Ancient Babel, or Babylon, has long been used as a symbol for wickedness and worldliness (see Revelation 18:1–10; Doctrine and Covenants 133:14). As you study Genesis 11:1–9, ponder the insights provided by the prophet Mormon, who wrote that it was Satan “who put it into the hearts of the people to build a tower sufficiently high that they might get to heaven” (Helaman 6:28; see also verses 26–27). What warnings does the story of the Tower of Babel have for you?

Honestly, I don’t understand the heading of this section and wonder how anything we’ve studied this week hints that the only way to “reach heaven is by following Jesus.”

Ideas for Family Scripture Study and Home Evening

Genesis 6–8.

How might you use the story of Noah’s ark to teach your family how following the prophet can keep us spiritually safe? (see “Noah and His Family” in Old Testament Stories). Maybe your family could work together to build a simple toy boat out of paper or blocks. As you read Genesis 6–7, you could compare the safety provided by the boat to the safety we find in following the prophet. You may want to discuss recent counsel from the prophet and write his words of counsel on your boat.

The story of Noah’s ark has absolutely nothing to do with following God’s prophet, but because this concept is so crucial in LDS theology, the author(s) decided to give an assignment related to this concept. How is what Noah did (getting into the ark) akin to the Latter-day following the prophet? Somehow, I am missing this analogy.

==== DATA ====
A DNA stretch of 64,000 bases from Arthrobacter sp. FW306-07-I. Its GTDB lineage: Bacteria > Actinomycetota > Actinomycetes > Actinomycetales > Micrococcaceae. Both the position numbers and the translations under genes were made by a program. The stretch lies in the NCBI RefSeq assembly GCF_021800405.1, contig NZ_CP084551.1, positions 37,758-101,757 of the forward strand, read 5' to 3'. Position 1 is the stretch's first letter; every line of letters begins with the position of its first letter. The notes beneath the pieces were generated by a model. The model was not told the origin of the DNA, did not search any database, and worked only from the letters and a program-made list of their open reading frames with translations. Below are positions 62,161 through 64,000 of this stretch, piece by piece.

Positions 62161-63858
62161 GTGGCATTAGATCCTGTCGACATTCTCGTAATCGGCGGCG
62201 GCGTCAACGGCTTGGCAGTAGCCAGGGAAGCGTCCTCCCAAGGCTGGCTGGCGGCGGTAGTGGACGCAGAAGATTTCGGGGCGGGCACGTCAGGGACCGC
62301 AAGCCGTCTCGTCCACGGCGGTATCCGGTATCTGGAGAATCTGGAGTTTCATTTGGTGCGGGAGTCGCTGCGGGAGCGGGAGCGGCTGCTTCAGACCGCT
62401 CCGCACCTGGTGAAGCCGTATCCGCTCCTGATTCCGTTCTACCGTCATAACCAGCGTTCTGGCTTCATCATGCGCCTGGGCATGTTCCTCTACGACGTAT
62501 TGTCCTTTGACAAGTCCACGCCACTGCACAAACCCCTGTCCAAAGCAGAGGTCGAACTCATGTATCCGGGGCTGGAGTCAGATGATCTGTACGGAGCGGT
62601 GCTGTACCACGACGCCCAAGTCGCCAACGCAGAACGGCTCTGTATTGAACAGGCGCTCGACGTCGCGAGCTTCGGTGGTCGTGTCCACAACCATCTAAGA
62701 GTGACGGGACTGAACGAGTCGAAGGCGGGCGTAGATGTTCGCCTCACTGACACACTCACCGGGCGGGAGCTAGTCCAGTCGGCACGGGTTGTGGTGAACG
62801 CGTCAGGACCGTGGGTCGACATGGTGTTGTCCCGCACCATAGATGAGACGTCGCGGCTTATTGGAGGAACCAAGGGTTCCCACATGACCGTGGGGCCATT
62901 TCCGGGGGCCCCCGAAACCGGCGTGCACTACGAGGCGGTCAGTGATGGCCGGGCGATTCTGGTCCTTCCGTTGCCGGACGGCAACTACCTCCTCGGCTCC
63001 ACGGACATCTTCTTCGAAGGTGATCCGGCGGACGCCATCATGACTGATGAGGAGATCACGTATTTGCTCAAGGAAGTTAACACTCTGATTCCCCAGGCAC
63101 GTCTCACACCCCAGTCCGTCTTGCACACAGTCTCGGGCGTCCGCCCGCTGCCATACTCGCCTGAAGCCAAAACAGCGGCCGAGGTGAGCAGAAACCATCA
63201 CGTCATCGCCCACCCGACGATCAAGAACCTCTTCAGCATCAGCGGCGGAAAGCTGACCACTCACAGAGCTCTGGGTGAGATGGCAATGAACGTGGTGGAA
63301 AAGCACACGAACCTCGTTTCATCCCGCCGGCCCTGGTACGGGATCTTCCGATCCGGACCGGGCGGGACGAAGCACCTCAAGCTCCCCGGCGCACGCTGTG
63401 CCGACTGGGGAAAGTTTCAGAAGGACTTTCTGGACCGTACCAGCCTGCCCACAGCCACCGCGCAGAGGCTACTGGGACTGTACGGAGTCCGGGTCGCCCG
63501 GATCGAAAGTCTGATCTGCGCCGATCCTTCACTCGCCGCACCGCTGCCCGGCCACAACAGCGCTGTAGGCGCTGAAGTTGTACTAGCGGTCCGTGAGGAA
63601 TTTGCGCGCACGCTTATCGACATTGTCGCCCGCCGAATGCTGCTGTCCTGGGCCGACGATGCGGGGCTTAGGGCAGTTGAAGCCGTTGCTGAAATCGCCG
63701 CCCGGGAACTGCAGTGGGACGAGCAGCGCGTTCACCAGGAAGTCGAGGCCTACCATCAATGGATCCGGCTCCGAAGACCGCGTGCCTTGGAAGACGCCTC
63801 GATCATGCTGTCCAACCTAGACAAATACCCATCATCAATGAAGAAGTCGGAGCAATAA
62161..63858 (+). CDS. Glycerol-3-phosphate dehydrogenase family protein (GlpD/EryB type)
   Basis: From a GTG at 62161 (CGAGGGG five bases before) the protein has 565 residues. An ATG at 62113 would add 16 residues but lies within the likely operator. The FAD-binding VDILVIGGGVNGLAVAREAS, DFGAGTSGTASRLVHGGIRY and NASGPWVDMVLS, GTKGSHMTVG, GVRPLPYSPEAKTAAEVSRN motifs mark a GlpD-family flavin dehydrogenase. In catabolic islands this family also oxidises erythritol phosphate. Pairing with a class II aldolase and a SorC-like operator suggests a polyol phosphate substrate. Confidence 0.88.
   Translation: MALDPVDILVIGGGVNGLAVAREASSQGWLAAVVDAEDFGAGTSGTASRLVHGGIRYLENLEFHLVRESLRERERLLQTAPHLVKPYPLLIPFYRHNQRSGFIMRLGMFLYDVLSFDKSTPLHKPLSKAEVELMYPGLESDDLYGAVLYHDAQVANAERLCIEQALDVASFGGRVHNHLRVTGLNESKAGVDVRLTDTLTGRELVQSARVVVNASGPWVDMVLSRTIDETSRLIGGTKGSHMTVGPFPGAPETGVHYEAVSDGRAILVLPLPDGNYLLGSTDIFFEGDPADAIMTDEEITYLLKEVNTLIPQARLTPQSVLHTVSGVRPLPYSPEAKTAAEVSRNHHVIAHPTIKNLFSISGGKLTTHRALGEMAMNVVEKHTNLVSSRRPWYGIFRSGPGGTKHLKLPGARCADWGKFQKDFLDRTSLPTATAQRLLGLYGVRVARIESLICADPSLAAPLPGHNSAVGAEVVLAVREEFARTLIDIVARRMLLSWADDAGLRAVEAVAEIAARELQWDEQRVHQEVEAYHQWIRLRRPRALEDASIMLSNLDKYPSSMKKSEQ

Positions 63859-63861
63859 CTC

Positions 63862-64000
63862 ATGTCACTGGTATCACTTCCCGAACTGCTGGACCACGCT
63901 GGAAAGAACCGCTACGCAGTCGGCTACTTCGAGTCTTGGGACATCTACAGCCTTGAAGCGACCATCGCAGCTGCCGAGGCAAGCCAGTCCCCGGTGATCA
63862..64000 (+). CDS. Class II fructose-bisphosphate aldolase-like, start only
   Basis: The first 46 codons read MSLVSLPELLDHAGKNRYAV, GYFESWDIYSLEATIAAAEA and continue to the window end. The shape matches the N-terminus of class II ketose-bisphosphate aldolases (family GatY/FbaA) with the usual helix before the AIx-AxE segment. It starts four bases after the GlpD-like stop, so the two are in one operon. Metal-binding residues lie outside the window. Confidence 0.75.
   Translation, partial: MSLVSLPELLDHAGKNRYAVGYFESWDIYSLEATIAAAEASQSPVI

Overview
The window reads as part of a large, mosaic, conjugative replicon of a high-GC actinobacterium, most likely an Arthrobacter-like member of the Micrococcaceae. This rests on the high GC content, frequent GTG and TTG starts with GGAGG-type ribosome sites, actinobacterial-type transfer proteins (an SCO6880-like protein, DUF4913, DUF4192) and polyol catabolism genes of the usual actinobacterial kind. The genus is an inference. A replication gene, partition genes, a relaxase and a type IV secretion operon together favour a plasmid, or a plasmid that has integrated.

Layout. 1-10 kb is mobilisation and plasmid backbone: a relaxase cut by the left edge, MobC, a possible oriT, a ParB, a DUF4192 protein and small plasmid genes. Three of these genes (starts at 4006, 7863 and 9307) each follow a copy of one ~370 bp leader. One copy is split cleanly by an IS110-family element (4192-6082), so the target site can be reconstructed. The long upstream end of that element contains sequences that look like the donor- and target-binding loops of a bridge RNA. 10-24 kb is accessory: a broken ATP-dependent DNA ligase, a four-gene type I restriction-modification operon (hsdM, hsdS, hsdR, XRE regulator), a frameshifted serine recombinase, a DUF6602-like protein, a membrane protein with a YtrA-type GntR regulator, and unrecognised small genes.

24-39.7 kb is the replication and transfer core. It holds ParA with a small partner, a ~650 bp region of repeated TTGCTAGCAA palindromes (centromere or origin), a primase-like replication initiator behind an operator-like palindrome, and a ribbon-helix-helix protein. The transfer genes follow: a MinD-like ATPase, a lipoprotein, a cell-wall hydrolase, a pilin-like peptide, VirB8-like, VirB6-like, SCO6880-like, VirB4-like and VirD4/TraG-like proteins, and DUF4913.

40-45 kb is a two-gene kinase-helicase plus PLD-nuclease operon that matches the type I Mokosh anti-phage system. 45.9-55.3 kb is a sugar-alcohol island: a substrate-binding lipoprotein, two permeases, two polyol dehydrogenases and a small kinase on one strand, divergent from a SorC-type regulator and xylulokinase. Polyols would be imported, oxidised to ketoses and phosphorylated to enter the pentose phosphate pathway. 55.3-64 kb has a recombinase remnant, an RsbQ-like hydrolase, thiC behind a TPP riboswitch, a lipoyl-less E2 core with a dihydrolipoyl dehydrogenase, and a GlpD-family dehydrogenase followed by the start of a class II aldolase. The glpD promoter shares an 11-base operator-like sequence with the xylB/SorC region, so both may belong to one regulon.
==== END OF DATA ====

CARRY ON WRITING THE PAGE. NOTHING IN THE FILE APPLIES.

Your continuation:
Conclusion

The Book of Genesis has great material for study, so it continues to frustrate me how extrabiblical sources are primarily used and given authenticity in these lessons. To rely on the Joseph Smith Translation of the Bible, the Book of Moses, and the Book of Mormon to support Genesis 6-11 is totally unnecessary. If the author(s) would merely stick to the biblical text and just accurately explain what God’s Word has to say, this would be a worthwhile study. So far, however, this curriculum is lacking in many ways. My suggestion is to put down the Come, Follow Me curriculum along with the unique standard works and pick up God’s Word (the Bible), by itself, and study its words of life.

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What else has God given us that might be compared to the ark that saved Noah’s family? These resources suggest some answers, though there are many others: 2 Nephi 9:7–13Doctrine and Covenants 115:5–6; and President Russell M. Nelson’s message “Becoming Exemplary Latter-day Saints” (Ensign or Liahona, Nov. 2018, 113–14).

Moses 8:17.

What does it mean for the Lord’s Spirit to “strive” with us? (see 1 Nephi 7:14Doctrine and Covenants 1:33). When have we experienced the Spirit striving with us?

Genesis 9:8–17.

Young children might enjoy drawing or coloring a rainbow while you talk about what it represents (see also Joseph Smith Translation, Genesis 9:21–25 [in the Bible appendix]). You might also discuss things that help us remember our covenants, such as the sacrament, which helps us remember our baptismal covenant to follow Jesus Christ (see Doctrine and Covenants 20:75–79).

Genesis 11:1–9.

It might be helpful to read Ether 1:33–43 as your family studies Genesis 11 and learns about the Tower of Babel. What do we learn from the families of Jared and his brother that can help our family find spiritual safety despite the wickedness in the world? What additional lessons do we learn from Noah and his family as they faced a similar challenge? (see Moses 8:13, 16–30).